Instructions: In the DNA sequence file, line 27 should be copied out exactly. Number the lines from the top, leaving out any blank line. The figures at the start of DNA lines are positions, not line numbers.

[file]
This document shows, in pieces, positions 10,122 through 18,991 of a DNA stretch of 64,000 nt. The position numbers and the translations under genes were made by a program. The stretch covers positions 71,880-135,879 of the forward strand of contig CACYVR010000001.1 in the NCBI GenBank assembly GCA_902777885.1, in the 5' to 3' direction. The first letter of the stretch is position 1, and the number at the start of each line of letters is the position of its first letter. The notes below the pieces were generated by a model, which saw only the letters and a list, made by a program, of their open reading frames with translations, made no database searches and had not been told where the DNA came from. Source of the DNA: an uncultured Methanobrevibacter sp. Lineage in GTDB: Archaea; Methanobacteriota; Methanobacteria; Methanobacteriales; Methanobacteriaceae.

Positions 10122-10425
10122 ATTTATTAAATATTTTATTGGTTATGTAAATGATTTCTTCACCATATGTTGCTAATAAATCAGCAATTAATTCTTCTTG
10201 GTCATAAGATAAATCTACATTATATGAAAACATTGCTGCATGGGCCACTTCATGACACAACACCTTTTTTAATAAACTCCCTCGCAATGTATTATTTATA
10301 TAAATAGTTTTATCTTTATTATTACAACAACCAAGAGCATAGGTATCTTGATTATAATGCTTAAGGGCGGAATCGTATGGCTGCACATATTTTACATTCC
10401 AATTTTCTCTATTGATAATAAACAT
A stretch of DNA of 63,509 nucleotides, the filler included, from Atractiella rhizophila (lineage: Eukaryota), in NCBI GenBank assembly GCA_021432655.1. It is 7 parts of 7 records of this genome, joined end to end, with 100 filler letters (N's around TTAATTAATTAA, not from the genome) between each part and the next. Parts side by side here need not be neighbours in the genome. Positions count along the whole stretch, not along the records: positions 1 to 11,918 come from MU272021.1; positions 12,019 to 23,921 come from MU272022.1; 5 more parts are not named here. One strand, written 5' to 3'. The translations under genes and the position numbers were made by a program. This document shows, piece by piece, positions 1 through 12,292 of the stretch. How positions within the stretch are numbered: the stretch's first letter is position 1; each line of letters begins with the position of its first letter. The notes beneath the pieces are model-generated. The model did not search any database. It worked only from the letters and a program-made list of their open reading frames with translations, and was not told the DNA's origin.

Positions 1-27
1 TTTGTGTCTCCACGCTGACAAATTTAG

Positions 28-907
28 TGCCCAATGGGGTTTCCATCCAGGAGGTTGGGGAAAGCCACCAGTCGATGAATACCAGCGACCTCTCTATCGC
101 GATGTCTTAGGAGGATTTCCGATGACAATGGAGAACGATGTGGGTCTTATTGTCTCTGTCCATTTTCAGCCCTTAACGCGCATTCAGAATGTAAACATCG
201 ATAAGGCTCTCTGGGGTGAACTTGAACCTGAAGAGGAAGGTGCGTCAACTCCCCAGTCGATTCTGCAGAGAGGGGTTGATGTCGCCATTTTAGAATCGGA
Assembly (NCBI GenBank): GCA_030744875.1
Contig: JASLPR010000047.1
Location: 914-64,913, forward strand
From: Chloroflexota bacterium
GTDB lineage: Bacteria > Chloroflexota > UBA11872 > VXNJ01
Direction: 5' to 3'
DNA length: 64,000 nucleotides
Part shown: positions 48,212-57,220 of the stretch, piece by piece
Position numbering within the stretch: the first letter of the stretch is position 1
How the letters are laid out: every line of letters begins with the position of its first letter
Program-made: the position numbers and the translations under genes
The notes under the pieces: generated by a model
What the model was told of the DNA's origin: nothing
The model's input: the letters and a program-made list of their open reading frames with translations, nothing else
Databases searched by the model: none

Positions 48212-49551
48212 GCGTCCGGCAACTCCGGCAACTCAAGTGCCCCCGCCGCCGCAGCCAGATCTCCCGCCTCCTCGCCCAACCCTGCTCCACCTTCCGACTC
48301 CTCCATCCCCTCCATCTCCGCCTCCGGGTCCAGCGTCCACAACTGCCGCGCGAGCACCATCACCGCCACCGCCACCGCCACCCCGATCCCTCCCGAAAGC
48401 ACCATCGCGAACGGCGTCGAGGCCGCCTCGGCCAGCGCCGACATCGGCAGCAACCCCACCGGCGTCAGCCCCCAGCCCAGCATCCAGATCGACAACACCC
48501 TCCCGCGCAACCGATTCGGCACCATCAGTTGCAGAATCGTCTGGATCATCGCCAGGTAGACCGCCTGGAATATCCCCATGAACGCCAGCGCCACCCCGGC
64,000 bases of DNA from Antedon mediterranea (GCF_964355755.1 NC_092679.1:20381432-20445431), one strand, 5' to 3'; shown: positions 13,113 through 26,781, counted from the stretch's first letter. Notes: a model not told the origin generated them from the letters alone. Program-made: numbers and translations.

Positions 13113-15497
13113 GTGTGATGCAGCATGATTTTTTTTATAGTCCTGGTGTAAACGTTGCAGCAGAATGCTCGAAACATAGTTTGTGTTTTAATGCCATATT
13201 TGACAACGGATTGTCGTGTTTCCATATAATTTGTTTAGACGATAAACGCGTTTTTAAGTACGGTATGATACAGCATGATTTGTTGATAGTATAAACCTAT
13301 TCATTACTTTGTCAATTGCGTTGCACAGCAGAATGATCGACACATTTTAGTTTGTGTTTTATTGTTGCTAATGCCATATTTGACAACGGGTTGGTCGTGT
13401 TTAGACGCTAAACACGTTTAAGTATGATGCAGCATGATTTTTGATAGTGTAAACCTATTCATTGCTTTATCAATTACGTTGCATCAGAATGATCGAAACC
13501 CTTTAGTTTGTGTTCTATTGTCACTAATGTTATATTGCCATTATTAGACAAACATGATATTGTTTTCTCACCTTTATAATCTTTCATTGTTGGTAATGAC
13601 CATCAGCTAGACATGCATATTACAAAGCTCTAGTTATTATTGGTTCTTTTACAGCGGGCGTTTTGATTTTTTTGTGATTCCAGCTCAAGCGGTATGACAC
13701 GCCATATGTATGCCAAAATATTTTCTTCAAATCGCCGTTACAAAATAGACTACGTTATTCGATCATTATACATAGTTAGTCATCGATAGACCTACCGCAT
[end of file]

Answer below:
The model's input: the letters and a program-made list of their open reading frames with translations, nothing else